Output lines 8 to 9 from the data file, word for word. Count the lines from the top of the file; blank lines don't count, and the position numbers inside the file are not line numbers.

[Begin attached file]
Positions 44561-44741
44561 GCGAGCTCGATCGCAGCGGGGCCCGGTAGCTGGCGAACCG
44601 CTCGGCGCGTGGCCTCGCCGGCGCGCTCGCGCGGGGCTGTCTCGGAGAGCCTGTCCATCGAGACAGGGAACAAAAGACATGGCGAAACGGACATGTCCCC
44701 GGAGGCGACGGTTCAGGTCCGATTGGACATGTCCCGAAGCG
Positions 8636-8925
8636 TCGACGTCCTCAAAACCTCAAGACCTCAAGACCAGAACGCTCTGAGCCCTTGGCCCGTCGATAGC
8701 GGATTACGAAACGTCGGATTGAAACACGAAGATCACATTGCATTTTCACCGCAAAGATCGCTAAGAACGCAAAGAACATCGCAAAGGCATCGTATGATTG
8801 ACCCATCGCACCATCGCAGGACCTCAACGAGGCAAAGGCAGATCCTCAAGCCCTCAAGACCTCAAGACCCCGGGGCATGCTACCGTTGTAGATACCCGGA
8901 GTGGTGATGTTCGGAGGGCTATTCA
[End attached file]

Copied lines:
8801 ACCCATCGCACCATCGCAGGACCTCAACGAGGCAAAGGCAGATCCTCAAGCCCTCAAGACCTCAAGACCCCGGGGCATGCTACCGTTGTAGATACCCGGA
8901 GTGGTGATGTTCGGAGGGCTATTCA